Research Overview


In brief, the objectives of CMR are: to develop sophisticated technologies for magnetic resonance in the areas of solution-state NMR, solid-state NMR, electron paramagnetic resonance (EPR), and dynamic nuclear polarization (DNP); to apply those technologies to biologically and medically significant research, both in-house and collaboratively; to operate a state-of-the-art instrument facility to serve needs of researchers in chemistry, biology, and medicine; and to openly disseminate and provide training in technological developments at the Center.

In solution-state NMR, the focus is on the study of protein interactions, such as the intermolecular effects on structure and function of human translation initiation factors such as eIF4E, eIF4A, eIF4G, eIF1, eIF1A, eIF5 and their interaction with each other, with regulatory proteins or the small ribosomal particle. Similar studies are focused on proteins regulating transcriptional activation in human and in pathogenic yeast strains. Other efforts involve complexes regulating immune cell biology. Another example is the voltage-dependent anion channel VDAC-1 of the outer mitochondrial membrane and it’s interaction with the ADP/ATP transporter that is located in the inner mitochondrial membrane. Some of the structural information is used for the design of anti-tumor or immune-suppressive agents. Many of these studies have required the development of advanced pulse sequences and non-uniform sampling protocols with suitable data reconstruction techniques. These which are being extended to the study of integral membrane proteins by the use of new labeling schemes and NMR technologies such as the use of phospholipid nanodiscs, bilayers and amphipoles, as well as novel methods of sample orientation in order to obtain structural restraints from reduced dipolar couplings. The NUS approach is also successfully extended to solid-state NMR spectroscopy.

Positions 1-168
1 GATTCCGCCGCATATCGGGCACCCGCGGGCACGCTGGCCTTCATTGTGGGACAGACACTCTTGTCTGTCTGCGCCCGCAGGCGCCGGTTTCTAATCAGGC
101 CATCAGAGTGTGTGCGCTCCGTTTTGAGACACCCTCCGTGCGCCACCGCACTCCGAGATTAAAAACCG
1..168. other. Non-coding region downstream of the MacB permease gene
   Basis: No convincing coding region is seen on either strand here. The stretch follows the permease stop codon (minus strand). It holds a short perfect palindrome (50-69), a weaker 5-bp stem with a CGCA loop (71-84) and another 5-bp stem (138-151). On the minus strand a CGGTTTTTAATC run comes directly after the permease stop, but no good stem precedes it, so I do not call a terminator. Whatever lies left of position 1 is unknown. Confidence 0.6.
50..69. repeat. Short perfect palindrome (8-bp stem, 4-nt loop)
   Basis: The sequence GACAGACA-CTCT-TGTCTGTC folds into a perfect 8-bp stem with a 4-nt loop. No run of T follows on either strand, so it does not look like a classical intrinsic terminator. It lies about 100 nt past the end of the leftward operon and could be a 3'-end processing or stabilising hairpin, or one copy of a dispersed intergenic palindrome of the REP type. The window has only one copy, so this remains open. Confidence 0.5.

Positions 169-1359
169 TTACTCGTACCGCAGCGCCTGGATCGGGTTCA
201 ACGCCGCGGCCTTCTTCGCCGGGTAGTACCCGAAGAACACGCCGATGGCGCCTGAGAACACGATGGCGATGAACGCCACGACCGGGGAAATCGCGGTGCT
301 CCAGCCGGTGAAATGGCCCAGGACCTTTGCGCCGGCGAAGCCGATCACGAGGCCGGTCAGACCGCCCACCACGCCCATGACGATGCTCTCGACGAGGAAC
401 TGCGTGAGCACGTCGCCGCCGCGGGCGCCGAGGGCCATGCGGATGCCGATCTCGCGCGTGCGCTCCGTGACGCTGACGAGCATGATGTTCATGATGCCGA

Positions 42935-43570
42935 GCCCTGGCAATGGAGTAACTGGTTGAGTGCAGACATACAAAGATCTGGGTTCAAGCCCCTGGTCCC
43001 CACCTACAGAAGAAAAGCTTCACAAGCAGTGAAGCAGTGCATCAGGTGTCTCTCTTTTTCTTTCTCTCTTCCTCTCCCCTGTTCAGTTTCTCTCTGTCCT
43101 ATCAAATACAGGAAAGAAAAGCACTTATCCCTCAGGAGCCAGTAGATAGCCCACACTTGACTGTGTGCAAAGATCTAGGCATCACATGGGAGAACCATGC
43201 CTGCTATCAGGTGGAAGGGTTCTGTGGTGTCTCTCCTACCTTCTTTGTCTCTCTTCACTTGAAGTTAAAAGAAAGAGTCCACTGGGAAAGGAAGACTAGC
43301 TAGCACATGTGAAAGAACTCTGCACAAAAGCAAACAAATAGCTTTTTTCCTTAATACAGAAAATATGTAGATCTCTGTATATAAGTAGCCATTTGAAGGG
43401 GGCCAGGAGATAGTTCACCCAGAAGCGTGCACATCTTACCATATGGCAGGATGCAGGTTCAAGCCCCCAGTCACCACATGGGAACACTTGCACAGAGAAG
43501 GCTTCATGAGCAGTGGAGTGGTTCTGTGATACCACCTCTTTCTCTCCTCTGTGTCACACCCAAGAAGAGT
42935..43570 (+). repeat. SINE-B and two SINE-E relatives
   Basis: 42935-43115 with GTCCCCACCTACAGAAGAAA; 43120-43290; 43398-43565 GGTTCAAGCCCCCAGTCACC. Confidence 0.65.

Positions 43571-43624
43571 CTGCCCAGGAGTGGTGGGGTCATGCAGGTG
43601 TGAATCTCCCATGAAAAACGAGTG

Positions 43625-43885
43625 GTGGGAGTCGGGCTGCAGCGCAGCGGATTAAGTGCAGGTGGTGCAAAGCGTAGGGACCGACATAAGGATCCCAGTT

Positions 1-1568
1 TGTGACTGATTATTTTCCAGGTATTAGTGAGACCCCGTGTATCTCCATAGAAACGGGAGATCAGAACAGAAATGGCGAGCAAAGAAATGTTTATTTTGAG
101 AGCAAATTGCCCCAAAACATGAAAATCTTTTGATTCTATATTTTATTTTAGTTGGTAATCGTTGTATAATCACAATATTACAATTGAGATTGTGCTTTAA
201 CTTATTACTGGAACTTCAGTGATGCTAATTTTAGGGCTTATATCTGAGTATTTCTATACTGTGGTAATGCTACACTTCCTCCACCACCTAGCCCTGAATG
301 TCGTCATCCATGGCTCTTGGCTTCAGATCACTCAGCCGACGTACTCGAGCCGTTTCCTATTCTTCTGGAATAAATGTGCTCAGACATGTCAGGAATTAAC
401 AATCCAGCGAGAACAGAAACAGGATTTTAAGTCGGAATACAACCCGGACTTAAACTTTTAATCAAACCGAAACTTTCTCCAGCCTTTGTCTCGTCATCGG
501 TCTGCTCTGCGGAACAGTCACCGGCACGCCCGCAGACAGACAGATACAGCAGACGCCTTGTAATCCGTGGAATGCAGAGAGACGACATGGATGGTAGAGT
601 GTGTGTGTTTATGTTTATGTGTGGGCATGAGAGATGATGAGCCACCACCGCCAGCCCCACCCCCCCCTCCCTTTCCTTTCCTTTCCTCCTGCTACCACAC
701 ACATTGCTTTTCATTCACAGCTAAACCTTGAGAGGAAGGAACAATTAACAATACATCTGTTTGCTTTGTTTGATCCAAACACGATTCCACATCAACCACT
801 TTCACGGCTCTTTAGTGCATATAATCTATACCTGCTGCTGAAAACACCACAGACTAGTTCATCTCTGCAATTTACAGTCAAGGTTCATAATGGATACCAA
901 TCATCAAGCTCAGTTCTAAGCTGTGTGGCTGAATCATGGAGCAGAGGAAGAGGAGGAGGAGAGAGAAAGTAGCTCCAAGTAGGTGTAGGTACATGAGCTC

In solid-state NMR, the focus is on MAS and DNP studies of proteins, such as those related to energy transduction in the ion-motive photocycle of bacteriophodopsin, and amyloid fibrils, such as beta-2-microglobulin, a protein involved in a medical disorder known as dialysis-related amyloidosis. Other examples include the study of amyloid fibrils of human transthyretin, and the study of apo- and drug-bound structures of the M2 protein from influenza A virus. The examples mentioned so far have been concerned with dipolar nuclei such as 1H, 13C, 15N, and 31P but more than half of the periodic table is composed of quadrupolar nuclei, therefore methodology is being investigated to study nuclei such as 2D, and 17O, particularly at high field and high spinning frequencies. All these various studies have required the development of probes for low temperature MAS and DNP, in parallel with the development of high frequency microwave sources for magnetic resonance.

   

Francis Bitter Magnet Laboratory
NW14, 150 Albany Street
Cambridge, MA 02139
Phone: (617) 253-5478
Email: jhaggert@mit.edu